“Forget it! I quit! I’m not going to race!”
That’s what I told my wife during a particularly long set on the trainer once, just a week away from a full Ironman I had been training for all year.
That’s when I had found my breaking point.
If you’ve done a great FTP test, smashed your PB, or finished a race at your max with nothing left in the tank, you may have treaded on the edge of your breaking point – physically.
And while it hurts, it is why many of us choose to race and pursue endurance sports: To see what we’re capable of.
But have you ever explored your mental, emotional, or psychological breaking point?
Sure, it takes huge mental effort to even hit your physical breaking point, but you’re breaking your body, not your spirit.
I have ventured into this dark place before, very close to my emotional breaking point. While it was massively stressful and almost traumatic, it also taught me a lot about myself.
It established boundaries or limits that I had previously not known. It charted a map for me – parameters I could refer to in the future to avoid falling off that edge again.
It was in October of 2019, and I was just finishing up my training for a full Ironman. I had amassed a lot of volume over the past 9 months, having raced a few times that year, with the last race being just a month prior, in Nice, France.
But outside of training, life was crazy and demanding. Getting my bike and run workouts done before 6am was my only option on weekdays, as I had to take my two kids to school in the morning.
That meant I’d be waking up at 4 or 4:20, latest. An hour on the bike trainer at home, followed by a fast 5-6 km brick run, usually.
Or a 90 min bike or run other weekdays.
After dropping my kids at school at 7, this put me at my office before 8. Most people didn’t come in until 9:30 or 10, or later.
As a result, they all worked late, many of them until 9pm on a regular basis. And that became the expectation for all of us.
Initially, I really enjoyed arriving to work early because I could get so much more work done without any distractions, but over time, the fatigue started building up.
I ended up sleeping in my car for a bit, in the basement parking garage before work, and I found this really helped.
But it didn’t seem like the right way to live. It seemed like a cheap shortcut, clearly not sustainable.
Leaving the office any time before 7 or 8 pm was pretty much unheard of, yet I had swim squad at 7, two days a week.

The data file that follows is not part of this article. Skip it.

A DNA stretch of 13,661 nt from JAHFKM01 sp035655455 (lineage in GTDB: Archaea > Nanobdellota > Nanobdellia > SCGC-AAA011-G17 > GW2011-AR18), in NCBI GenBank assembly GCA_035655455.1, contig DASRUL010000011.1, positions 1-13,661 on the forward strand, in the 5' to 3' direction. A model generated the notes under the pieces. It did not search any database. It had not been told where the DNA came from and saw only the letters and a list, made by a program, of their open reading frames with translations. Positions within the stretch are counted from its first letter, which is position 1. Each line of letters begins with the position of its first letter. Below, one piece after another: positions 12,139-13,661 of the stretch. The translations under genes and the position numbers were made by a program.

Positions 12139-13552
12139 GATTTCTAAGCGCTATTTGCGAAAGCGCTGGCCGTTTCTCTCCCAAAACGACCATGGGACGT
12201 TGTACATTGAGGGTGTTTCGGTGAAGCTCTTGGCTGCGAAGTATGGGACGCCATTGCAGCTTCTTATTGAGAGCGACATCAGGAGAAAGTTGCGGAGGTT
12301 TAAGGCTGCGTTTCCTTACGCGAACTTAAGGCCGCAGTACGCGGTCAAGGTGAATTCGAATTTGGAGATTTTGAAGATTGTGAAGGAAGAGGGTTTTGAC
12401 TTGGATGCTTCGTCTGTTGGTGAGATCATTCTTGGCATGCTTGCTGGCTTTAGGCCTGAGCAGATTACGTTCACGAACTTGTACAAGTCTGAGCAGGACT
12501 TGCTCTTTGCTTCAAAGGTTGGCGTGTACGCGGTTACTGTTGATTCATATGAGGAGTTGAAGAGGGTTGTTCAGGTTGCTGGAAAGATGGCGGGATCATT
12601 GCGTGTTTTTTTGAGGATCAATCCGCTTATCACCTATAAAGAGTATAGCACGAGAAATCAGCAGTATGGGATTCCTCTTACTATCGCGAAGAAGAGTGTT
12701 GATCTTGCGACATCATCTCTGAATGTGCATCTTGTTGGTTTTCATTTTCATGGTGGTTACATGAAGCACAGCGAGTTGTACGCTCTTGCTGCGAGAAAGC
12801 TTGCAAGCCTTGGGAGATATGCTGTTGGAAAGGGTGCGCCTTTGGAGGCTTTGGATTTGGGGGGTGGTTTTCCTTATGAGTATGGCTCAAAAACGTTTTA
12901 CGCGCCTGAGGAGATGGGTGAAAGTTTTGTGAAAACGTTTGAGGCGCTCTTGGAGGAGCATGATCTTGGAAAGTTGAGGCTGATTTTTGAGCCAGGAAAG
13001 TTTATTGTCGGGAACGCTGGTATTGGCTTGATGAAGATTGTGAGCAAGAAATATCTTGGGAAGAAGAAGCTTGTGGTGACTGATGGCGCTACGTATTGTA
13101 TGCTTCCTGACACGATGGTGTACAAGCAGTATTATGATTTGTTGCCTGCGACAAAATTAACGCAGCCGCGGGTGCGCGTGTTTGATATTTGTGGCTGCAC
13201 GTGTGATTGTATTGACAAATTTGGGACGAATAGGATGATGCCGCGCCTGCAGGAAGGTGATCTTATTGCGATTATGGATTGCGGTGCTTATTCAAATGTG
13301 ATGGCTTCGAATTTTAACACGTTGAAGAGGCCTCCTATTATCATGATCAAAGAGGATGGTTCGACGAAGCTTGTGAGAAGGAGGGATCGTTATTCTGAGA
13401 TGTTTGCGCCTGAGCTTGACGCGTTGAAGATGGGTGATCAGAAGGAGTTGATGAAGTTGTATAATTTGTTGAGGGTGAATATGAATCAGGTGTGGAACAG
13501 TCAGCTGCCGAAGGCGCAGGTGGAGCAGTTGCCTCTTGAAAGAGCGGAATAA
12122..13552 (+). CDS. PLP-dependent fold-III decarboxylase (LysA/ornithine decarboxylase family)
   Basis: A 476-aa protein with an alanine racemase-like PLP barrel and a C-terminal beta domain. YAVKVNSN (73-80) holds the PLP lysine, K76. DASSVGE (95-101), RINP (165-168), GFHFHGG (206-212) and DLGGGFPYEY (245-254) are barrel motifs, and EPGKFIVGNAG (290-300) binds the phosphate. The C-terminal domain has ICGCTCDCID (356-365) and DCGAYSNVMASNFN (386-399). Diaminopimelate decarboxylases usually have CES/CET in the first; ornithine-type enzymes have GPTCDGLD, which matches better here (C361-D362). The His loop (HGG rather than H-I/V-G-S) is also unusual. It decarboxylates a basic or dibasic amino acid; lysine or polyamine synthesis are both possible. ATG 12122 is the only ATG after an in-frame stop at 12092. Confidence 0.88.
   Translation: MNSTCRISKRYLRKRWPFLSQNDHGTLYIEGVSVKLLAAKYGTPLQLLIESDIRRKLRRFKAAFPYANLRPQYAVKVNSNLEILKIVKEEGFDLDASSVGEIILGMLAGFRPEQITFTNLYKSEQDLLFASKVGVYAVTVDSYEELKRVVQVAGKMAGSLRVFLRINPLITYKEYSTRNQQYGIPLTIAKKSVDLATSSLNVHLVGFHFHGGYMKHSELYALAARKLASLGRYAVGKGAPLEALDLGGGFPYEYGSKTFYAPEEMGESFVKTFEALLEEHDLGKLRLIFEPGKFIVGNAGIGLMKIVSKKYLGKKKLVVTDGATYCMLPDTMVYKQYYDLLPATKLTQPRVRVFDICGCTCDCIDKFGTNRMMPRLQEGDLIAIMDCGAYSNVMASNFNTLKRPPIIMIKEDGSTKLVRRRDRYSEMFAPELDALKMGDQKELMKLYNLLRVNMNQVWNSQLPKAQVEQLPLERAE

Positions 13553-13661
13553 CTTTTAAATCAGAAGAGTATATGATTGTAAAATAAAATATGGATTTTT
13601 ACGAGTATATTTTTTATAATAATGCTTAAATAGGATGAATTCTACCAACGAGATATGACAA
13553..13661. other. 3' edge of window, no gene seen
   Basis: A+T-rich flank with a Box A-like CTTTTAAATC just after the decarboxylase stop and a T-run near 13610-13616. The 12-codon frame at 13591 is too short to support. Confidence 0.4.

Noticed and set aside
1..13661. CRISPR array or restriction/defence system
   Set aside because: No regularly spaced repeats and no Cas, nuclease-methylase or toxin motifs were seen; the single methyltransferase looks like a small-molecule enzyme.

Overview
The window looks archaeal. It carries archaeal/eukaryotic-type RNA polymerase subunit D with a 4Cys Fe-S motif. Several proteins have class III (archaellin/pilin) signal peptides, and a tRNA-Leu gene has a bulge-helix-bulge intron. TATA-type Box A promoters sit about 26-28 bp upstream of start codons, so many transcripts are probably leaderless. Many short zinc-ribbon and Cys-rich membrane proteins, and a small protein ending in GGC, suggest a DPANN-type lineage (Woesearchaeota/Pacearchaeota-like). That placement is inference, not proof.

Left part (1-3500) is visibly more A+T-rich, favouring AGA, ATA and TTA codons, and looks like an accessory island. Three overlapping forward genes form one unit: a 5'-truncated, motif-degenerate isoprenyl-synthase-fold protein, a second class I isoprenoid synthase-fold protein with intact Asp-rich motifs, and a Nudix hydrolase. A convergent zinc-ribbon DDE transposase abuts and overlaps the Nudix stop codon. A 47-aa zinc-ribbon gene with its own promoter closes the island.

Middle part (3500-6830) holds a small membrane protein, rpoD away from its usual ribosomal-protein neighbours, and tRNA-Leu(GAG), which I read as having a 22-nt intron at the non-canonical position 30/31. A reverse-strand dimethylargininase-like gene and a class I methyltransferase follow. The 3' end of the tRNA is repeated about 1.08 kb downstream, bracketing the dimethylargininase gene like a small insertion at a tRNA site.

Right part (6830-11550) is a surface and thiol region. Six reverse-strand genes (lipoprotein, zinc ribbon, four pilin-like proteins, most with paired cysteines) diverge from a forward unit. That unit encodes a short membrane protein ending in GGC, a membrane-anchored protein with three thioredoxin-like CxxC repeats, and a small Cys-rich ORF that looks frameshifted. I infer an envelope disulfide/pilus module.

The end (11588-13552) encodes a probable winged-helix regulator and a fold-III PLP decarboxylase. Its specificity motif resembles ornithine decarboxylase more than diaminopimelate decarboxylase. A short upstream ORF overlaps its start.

On top of that, my kids expected me to spend a bit of time with them at home before they went to sleep at 9. I rarely could.
The repetition of this, month after month, took a toll on me.
I was overreaching. I was not adapting. I was not recovering.
Not enough sleep, not enough time with my family, not enough balance.
What I didn’t understand was that hitting just about all of my training sessions wasn’t going to help me if I couldn’t recover – or worse, if it led to a mental breakdown.
And then that October morning on the trainer I snapped.
I threatened – with full intent on honoring that threat – to drop it all. To quit.
To not race in my A race which I had registered for 9 months prior. Hotels, flights, rental car – all booked and paid for.
I didn’t care.
It would be better to drop it all than subject myself to the psychological burden I had imposed on myself.
But then my wife stepped in – and while she wasn’t thrilled with my ungenerous, self-indulgent habits any good triathlete is so well versed in – she knew how much I had invested up to this point, and she encouraged me to push on.
And I did, and I raced, and despite my ‘better’ training, I was slower than the prior year, when I went into the race with far less stress.
All of this contributed to me finding my limits, learning my abilities, and realizing where I’d snap.
I’m glad my wife stepped in to save me, but had she not, I would have simply learned that missing a race is not that big of a deal, and if we don’t overreach too much, physically or mentally, we’ll be around for years to race again and again.
Lesson learned. What are your limits?